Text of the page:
CDC Confirms 8th Vaping-Related Death

The eighth U.S. death linked with vaping-related lung disease was announced on Thursday, as the total number of probable cases rose to more than 500.

  • The most recent victim was a St. Louis, Missouri man in his mid-forties who began vaping in May to treat chronic pain, according to the U.S. Centers for Disease Control and Prevention on Thursday. By August 22, he was hospitalized with respiratory problems and died less than a month later, on Wednesday.
  • Officials aren’t sure what substance he had vaped, but one doctor told the New York Times tissue samples showed oil stains on the man’s lungs; oil can cause inflammation if it sticks to the lungs or airways.
  • The CDC has said many of the victims of the illness were using vape devices to consume THC, the psychoactive ingredient in cannabis, via black market products but it had not confirmed a single cause of the outbreak.
  • Of the 500 cases of vaping-related illnesses around 75% of the patients are male, and half are younger than 25, with 16% aged 18 or younger.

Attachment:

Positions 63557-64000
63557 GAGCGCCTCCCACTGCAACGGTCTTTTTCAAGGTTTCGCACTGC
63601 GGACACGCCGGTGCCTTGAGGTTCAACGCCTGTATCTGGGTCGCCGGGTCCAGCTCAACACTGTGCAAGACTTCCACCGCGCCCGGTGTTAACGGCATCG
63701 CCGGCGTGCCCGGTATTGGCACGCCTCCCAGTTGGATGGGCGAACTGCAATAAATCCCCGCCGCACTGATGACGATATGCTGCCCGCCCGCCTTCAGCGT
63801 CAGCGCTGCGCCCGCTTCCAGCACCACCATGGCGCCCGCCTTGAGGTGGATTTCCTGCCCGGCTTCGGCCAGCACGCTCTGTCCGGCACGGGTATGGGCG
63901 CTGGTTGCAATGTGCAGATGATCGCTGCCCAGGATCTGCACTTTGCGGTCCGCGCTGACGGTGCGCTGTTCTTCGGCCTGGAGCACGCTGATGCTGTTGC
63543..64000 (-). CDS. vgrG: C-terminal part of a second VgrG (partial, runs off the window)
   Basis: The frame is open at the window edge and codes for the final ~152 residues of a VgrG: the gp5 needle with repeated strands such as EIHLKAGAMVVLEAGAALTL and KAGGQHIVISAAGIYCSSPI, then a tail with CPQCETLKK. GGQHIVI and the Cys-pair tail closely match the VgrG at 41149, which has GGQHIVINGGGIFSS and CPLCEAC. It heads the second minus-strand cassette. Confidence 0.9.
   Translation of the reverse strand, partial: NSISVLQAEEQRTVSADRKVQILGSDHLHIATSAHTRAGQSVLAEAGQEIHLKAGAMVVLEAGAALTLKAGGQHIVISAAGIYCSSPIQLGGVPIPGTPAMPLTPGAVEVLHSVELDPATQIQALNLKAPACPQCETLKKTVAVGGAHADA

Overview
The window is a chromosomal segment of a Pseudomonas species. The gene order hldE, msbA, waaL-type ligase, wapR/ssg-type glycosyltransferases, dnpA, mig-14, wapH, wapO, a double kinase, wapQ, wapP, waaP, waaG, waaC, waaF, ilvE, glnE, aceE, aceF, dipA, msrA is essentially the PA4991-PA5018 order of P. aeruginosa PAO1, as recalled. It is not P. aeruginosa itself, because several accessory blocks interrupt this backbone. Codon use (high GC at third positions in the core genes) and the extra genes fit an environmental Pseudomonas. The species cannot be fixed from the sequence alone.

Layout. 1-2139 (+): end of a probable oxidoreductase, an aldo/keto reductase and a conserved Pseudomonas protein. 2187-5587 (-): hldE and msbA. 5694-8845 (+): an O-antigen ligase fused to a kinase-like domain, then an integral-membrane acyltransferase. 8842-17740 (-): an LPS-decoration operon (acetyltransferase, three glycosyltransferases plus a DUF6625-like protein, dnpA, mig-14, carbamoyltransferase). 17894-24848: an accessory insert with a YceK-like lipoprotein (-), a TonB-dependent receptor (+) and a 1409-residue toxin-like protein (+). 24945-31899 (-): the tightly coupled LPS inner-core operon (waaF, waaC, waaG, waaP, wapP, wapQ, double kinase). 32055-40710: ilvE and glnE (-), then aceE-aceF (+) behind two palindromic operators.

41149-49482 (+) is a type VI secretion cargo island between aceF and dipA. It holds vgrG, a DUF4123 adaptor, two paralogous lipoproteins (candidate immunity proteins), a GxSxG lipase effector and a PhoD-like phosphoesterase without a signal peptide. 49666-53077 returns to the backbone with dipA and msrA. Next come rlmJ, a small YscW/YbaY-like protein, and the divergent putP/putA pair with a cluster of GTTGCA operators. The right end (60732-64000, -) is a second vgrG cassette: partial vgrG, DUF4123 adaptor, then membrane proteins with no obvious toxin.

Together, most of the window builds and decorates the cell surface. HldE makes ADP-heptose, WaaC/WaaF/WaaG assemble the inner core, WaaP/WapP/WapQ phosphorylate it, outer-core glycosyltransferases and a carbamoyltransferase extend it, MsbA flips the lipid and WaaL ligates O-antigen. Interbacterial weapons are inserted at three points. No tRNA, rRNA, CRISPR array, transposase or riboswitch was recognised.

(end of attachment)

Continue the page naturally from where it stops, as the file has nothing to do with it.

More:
• Teenage vaping has doubled since 2017, according to early results of a survey released Wednesday.
  • A U.S. congressional subcommittee will hold a hearing on Tuesday to discuss the outbreak.

Crucial quote: “Once the lungs are injured by vaping, we don’t know how quickly it worsens and if it depends on other risk factors,” said Dr. Michael Plisco, a critical care pulmonologist at Mercy Hospital St. Louis.

Key background: Now 38 states and one U.S. territory have reported 530 instances of the new lung disease, up from 380 last week, according to the CDC. As doctors and epidemiologists race to find the cause of the outbreak federal and state governments have made moves to clamp down on the sale of flavored e-cigarettes which have been linked in the surge of use by teenagers. Earlier this week, New York governor Andrew Cuomo announced an emergency ban on flavored vape juices and broadcasters CBS, Viacom, and WarnerMedia announce they would drop e-cigarette adverts.

All Rights Reserved for Carlie Porterfield

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